Regarding Gay Marriage

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I have been asked on several occasions about my reaction regarding the Supreme Courts decision on DOMA and the same courts indecision on California’s Proposition 8, a proposition that I was able to vote on and had many conversations about during my time living in San Francisco. I have taken a great deal of time and have had many conversations with LGBT friends, LGBT advocates, pastors, clergy and others to think through the theological, cultural, and social implications. As a result, I have come to a fairly nuanced view of Gay Marriage, a position that I believe warrants further conversation and an open mind for consideration.

The Entanglement of the Church and the State
In the United States there has been a long history of separation between the institutions of Church and government in our country. The debate on ‘how’ and ‘where’ and ‘if’ they should intertwine will undoubtably rage on well into the future. However, the realm of marriage is the one place where, in practice, the line between Church and State are erased and both institutions are joined in tandem to accomplish a single goal: matrimony.

In every other area of life the Church (institutionally speaking) and the State (institutionally speaking) are separate. This was, in my opinion, a beautiful corrective to what the Founding Fathers experienced in England (see: The Church of England). This was meant to not only protect the institution of government, but also to protect the institution of the Church. Neither would intervene in the affairs of the other. Later on down the road this has played out in the non-profit status of the Church (there is a debate in some circles arguing that churches should pay taxes and donations should not be exempt. I would argue that to revoke this status from the Church would actually work to weaken the barrier that is in place that keep the two separate. But that’s another discussion for another time.)

In regards to marriage there is a blending, I believe, that is both unhealthy for the Church and for the State.

What is marriage? First and foremost, marriage is a sacrament. Meaning it is a religious institution. It derives its meaning, it’s purpose, its form, and its function directly from Scripture (specifically Judeo-Christian Scripture). However, in our USAmerican society this has been lost. Marriage is now understood as a right, and along with this right, it brings a bevy of benefits. However, nowhere in Scripture is marriage seen as a right. Marriage is a sacrament. This leaves a very blurred line in our society.

Let me give you an example: Every time I perform a marriage ceremony, I am required to play “agent of the State”. Meaning, my signature (in tandem with the County Clerk’s signature) is required on a legal document to “solemnize” the marriage. I step outside of my role as pastor and into the role of legal officiant for the State. As a result, my signature bestows the rights of marriage to a couple. Nowhere in our society is the separation of church and state more non-existent.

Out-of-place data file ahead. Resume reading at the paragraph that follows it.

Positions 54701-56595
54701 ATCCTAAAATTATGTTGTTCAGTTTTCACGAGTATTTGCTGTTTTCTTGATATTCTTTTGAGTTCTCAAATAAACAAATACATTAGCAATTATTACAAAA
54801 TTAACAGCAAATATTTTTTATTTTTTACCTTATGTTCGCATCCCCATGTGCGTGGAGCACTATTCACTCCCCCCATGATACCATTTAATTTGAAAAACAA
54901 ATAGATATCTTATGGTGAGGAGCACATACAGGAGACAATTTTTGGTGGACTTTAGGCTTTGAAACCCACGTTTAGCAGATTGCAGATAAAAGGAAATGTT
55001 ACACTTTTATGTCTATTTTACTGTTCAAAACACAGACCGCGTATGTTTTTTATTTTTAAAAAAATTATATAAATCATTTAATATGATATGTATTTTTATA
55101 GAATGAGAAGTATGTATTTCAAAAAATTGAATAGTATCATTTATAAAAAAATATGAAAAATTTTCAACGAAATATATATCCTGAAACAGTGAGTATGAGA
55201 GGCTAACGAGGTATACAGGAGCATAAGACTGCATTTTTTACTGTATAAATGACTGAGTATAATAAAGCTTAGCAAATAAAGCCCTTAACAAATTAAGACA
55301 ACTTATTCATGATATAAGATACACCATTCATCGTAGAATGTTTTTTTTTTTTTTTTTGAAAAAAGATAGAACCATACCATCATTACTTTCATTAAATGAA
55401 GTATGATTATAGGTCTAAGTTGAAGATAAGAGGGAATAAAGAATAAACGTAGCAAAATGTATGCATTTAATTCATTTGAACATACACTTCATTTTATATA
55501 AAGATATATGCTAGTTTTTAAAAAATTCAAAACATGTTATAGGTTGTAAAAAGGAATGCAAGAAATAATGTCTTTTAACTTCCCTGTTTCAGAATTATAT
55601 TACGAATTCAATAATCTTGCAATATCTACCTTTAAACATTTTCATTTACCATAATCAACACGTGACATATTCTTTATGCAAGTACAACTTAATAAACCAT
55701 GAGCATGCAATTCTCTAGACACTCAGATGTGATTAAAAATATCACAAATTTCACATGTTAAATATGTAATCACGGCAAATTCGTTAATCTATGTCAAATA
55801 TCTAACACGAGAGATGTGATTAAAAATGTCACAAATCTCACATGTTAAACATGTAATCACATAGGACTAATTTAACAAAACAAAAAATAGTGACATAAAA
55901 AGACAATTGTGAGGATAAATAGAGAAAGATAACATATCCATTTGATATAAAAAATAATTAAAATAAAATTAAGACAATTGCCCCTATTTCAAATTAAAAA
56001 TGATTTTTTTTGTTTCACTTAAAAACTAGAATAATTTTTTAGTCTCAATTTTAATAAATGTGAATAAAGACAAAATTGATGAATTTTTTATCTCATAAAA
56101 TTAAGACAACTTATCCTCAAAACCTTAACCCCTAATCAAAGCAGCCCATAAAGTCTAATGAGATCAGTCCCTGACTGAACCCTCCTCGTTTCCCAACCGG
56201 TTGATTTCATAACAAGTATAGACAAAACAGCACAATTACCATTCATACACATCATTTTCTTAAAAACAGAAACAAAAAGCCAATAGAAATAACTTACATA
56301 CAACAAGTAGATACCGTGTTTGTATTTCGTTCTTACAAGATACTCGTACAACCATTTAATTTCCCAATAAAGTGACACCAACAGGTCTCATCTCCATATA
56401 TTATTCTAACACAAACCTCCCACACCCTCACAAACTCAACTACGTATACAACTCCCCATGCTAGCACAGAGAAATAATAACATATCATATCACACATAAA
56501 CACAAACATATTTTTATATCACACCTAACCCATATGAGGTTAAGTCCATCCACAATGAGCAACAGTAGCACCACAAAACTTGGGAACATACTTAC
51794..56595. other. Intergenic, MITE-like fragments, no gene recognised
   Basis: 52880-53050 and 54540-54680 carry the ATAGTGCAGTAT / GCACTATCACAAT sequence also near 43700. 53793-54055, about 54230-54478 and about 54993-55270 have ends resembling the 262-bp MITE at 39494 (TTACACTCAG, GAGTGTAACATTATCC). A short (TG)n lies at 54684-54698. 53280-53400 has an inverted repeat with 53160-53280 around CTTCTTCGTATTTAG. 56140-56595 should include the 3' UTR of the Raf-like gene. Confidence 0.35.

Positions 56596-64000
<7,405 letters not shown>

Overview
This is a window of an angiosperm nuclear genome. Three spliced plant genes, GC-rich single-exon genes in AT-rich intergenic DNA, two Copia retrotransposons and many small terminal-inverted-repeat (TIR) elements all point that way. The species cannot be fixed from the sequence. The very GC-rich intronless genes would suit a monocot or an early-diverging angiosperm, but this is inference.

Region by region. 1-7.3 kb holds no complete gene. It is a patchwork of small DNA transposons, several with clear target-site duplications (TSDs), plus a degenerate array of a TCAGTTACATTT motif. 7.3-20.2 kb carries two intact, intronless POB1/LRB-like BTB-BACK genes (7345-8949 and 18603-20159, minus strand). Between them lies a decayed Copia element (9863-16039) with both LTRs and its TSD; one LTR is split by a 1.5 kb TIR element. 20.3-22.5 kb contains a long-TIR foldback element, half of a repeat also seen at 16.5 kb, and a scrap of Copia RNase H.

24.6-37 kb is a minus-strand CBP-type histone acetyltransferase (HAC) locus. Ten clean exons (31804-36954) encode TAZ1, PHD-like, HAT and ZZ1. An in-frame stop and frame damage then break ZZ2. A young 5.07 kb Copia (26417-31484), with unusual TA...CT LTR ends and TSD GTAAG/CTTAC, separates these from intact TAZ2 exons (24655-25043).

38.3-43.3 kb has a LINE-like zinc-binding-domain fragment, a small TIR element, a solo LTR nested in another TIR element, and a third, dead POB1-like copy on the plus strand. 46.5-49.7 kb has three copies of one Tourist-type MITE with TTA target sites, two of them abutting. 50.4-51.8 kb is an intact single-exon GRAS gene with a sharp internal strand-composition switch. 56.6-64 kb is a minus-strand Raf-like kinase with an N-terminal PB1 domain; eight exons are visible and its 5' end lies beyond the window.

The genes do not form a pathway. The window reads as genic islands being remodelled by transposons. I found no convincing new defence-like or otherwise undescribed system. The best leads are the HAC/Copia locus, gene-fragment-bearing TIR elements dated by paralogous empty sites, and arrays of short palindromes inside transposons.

This is the reason why the debate surrounding Gay Marriage is so difficult. There is an entanglement in this realm that should have never come to fruition. Someone fell asleep at the wheel.

Let the State be the State
The issue for the State is one of rights. The Church should not be put into a position of granting civil rights to people. Should we be prophets who speak with prophetic voices into the government, as citizens, by all means! That is our governmentally granted right. But we should not grant rights. As such, we need to step back for a moment and recognize (specifically Christians) that the government is not the Church, the government is not a Christian/religious organization. (If you think otherwise, you might have some serious study ahead of you. This is a fundamental and foundational perspective for my argument.) As a result, we (the Church) should Let the State be the State.

This means, allowing the State to grant civil rights to whomever the State deems appropriate and for whatever purpose it so chooses, and we should recognize we may not always be comfortable with the governments choices/actions*. Government is a temporary reality. Unfortunately, many Christians do not see it this way (as evidenced by a great deal of the doom and gloom responses to the last two Presidential elections.) The Government is not the Church… and the Church is not the Government.